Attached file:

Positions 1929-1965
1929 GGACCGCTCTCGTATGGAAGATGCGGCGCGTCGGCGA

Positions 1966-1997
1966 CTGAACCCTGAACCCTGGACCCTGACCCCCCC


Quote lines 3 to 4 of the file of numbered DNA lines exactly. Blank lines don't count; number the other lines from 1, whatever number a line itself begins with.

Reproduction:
Positions 1966-1997
1966 CTGAACCCTGAACCCTGGACCCTGACCCCCCC